For most people with gynecomastia, the most effective treatment option is plastic surgery. Thanks to recent advances in technology, more and more cosmetic surgeons are able to perform male breast reduction surgery using liposuction. This approach involves removing excess fat deposits and glandular tissue to contour the chest into a more natural shape. For more severe cases of gynecomastia, your doctor may recommend tissue excision. This procedure enables the surgeon to extract a larger amount of glandular tissue. Both approaches have an immediate impact on the appearance of your chest and should help you feel more confident about your body.
If you’re considering liposuction or tissue excision, I suggest you visit a board-certified plastic surgeon (preferably one with a lot of experience in male breast reduction surgery) for a formal evaluation and to discuss your options.
It’s quite likely that your excess breast tissue is associated with the weight gain, but it’s worth noting that there are a number of factors that could potentially be responsible. For example, hyperthyroidism, testicular tumors, and other health conditions that affect your body’s hormonal system can increase the risk of developing gynecomastia. There are also many pharmaceutical drugs that are linked with gynecomastia, including anti-androgens, diazepam, certain anti-ulcer medications, and more. To isolate the underlying cause of your “man boobs”, I recommend visiting your GP or booking an appointment with a surgeon who specializes in gynecomastia.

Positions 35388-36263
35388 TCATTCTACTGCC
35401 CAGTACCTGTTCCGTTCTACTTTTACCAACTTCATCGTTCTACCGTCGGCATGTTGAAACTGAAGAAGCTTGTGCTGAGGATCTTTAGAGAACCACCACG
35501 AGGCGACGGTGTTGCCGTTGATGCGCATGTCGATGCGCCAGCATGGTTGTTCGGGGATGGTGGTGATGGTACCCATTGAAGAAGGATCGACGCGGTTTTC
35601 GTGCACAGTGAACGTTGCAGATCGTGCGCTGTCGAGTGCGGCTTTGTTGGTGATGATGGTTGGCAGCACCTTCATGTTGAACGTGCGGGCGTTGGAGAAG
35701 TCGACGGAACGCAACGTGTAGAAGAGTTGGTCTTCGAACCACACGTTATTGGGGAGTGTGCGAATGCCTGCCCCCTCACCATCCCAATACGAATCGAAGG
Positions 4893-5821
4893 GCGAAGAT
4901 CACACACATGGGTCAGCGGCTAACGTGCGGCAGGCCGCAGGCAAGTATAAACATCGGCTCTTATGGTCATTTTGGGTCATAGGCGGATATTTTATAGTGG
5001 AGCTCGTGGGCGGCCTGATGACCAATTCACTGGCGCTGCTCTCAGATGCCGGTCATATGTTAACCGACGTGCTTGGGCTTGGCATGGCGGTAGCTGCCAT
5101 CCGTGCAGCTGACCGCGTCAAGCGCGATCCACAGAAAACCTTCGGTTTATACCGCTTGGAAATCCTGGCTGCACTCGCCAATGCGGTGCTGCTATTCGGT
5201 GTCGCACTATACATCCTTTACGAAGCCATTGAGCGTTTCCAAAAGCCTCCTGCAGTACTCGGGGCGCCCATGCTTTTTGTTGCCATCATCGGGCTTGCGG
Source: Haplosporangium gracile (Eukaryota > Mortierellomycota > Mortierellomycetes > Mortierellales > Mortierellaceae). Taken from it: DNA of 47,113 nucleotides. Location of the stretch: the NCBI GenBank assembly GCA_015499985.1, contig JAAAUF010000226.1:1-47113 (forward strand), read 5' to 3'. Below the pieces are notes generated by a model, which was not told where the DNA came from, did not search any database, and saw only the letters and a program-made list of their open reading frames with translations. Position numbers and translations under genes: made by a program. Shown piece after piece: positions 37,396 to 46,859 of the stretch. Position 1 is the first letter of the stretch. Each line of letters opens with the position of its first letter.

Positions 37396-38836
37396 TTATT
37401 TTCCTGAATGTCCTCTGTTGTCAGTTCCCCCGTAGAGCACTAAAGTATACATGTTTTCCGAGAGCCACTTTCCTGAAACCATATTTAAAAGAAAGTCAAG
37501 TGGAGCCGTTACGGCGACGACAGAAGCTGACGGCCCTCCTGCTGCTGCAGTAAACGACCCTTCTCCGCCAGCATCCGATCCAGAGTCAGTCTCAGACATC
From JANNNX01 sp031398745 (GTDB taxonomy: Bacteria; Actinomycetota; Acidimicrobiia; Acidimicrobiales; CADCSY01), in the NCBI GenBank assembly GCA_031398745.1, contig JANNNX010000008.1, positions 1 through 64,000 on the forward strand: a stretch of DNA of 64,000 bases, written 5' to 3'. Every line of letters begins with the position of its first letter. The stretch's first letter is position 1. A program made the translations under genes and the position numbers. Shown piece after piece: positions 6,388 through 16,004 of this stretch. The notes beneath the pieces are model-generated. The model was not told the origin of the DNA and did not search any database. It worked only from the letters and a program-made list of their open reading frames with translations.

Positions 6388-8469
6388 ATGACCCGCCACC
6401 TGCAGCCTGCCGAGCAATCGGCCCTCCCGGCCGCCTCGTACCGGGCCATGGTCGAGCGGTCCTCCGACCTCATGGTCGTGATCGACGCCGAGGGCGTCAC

Self-diagnosing any condition is a risky endeavor, and for gynecomastia I think it’s even more difficult because you generally need an ultrasound or mammogram to fully understand what you’re dealing with. I strongly recommend pursuing professional medical advice rather than attempting to diagnose yourself.
With that being said, it is possible to perform a rudimentary self-examination as a basic first step. True gynecomastia is the result of having excess glandular tissue that typically presents beneath the nipple as a hard lump. In some cases, the tissue may slightly extend away from the areola, depending on how much tissue is there.
To do a basic test yourself, just lightly pinch the affected area, and if it’s hard there’s a reasonable chance that you may have gynecomastia. In contrast, lipomastia (often referred to as pseudogynecomastia) is typically softer and may develop under the entire breast.